Wednesday, 21 September 2011

Knife awareness seminar - bridging the gap between traditional and reality training...

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Last Sunday my husband and I attended a KEWAP seminar (Knife and Edged Weapons Awareness Programme).

I was interested in attending this course because I thought it offered something different to our usual karate training - a course focused on the practicalities of personal self-defence out on the street, specifically defending against attacks with knives and other edged weapons.

I was a little surprised that only a handful of us turned up for the course but that turned out to be a blessing in disguise because those of us that were there obviously had a lot of personal attention from the instructor. Also, as a small informal group, we were able to have a lot of useful discussion together about various aspects of personal protection.

The course was different in many ways to the usual kind of courses we do. To start with we wore ordinary outside clothes and kept our shoes on. Secondly, the practical training was interspersed with mini lectures and power point slides. I thought this format worked well as it gave the instructor a chance to educate us on a variety of issues such as self defence and the law – what you can and can’t do to defend yourself; awareness issues; how to assess developing situations; how to use the environment to create and manage distance and a discussion on different strategies one can use.

The instructor also showed us some slides of weapons that have been used in real fights. Did you know that there are gas-powered knives that force the blade in further and knives that are also guns that fire bullets at you as the blade goes in? I was quite staggered that such grisly weapons existed!

In between these short talks we did some practical knife defence training. We learnt about half a dozen different ways of disarming a knifeman depending on how he was attacking with the knife, including situations when you have your back to the wall. What struck me about these techniques was that though I hadn’t specifically done them before the principles of movement and technique that I have learnt in karate and kobudo were being directly applied in these self-defence moves.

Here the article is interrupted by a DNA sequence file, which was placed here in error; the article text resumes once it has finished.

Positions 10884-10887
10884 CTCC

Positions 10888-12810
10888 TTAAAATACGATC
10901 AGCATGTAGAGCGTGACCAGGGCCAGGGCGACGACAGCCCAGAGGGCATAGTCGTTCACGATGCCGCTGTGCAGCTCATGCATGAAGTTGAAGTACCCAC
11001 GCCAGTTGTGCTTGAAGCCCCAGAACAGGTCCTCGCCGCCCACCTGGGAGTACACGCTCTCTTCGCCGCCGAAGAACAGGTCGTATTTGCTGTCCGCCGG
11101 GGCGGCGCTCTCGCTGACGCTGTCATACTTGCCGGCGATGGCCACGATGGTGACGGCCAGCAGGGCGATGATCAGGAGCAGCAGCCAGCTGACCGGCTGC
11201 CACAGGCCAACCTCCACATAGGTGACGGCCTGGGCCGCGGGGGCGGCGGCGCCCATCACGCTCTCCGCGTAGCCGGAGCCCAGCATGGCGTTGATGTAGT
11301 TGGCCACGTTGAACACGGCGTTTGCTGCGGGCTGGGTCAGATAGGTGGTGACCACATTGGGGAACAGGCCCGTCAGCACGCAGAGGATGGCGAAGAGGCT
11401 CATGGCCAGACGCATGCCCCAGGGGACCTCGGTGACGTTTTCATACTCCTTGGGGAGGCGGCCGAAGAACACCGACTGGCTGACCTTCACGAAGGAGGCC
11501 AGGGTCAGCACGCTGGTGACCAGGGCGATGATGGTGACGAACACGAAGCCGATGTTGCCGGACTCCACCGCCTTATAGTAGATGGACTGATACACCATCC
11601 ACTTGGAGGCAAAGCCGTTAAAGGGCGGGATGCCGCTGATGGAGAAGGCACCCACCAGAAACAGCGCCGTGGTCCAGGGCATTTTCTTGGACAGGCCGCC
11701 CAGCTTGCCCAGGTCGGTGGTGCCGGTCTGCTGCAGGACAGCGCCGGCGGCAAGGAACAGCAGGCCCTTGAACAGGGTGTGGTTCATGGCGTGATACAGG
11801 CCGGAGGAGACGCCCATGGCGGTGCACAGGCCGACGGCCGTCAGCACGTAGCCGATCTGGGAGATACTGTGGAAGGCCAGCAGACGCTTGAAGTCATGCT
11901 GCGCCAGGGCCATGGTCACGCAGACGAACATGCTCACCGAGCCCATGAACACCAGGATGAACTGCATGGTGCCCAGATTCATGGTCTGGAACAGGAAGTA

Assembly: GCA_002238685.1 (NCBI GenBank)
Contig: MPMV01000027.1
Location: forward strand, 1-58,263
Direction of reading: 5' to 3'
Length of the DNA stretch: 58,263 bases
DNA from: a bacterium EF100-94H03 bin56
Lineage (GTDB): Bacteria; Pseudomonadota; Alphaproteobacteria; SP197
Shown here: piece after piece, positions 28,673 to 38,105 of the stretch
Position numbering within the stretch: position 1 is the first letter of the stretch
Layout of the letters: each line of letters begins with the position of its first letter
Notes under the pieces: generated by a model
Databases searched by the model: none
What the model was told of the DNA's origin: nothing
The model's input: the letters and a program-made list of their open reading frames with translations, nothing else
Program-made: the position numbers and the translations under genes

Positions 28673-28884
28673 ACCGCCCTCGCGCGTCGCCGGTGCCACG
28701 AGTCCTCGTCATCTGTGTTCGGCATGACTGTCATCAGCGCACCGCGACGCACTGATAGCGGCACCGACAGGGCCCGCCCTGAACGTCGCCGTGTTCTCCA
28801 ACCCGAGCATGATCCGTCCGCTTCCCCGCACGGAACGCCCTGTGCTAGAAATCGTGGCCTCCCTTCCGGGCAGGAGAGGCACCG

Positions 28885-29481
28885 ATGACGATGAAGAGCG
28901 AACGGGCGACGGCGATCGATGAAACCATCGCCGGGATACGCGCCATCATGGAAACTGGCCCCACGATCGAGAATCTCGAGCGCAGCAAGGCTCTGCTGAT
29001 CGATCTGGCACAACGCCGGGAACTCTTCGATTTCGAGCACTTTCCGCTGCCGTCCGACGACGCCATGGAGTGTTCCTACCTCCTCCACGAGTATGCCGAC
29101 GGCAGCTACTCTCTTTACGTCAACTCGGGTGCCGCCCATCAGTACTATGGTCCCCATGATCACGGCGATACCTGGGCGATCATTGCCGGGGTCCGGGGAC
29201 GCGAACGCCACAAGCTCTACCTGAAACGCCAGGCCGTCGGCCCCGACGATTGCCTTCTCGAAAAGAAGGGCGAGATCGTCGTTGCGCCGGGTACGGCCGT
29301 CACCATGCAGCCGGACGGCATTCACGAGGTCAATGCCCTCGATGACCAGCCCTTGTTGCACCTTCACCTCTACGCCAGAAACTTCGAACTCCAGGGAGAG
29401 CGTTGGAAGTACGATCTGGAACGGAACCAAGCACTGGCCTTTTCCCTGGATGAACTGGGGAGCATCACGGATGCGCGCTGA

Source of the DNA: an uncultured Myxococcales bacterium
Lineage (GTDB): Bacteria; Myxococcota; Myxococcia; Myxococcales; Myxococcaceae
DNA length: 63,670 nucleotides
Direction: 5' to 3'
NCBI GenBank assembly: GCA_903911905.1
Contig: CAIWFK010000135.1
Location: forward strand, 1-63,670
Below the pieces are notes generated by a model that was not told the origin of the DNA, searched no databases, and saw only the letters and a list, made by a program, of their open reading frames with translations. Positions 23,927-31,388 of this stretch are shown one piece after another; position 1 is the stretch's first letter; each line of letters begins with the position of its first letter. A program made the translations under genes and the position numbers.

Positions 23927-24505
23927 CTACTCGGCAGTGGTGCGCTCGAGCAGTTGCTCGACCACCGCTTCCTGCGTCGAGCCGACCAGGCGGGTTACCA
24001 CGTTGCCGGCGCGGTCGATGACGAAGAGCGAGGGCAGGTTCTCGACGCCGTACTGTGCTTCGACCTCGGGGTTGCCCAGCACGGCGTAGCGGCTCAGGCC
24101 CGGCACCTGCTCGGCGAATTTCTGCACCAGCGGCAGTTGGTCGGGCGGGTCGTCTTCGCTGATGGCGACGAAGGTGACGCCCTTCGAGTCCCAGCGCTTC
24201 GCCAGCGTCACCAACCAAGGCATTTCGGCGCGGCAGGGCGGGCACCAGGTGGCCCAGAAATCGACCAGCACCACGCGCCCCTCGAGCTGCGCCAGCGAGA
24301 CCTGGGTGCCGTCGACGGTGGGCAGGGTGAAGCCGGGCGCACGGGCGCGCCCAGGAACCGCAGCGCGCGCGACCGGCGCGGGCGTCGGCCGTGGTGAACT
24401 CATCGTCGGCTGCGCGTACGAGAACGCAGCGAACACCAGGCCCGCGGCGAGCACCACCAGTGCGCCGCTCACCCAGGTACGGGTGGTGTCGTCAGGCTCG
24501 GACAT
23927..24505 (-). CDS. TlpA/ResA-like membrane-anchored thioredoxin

I thought that we all picked up these techniques quickly because we already knew how to move, evade, block and apply locks. So, applying what we already knew to this new situation of knife defences was not too difficult, it was just a case of relaxing some of the more stylistic aspects of karate in order to be able to respond more intuitively and naturally.

A case in point was when we moved onto the topic of pre-emptive striking. The instructor told us that in order to strike quickly and without telegraphing the move first we shouldn’t pull back the punch first. This made sense but since we have trained to punch from the hip it was hard not to instinctively pull the punching arm back first before striking. However, after a few minutes practice of punching a focus mitt it was starting to feel more natural. The instructor emphasised the importance of using the hip thrust to add power to the punch so this was very much still a karate principle being employed.

Apparently my punches against the focus mitt in this way were quite hard but I know this is only because of the gyaku zuki training I have had. The standard karate training has helped me to build up strength, speed and power in my punching and this was not lost when the punching technique was varied to omit the pullback.

I sometimes feel that there is a gap between the defensive moves we learn as part of karate training and the self-defence moves in reality based training but I also feel that this gap shouldn’t exist – it can be bridged with thoughtful and intelligent training. I feel uncomfortable when I hear people say, “this is the art of karate but in real self-defence we do it this way”, as if they are completely different things. To me they are just flip sides of the same coin – not different coins.

On this KEWAP course I think the instructor helped to bridge this gap. We learnt a lot of new self-defence techniques – techniques that have been tried and tested in real situations but we were applying many of the principles we already knew from our classical karate training. The instructor even showed us how some bunkai from Pinan Shodan and Seipai can be used in knife defence scenarios.

Overall, I thought this was a great course, taught in a very effective way. It was informative, practical and enjoyable.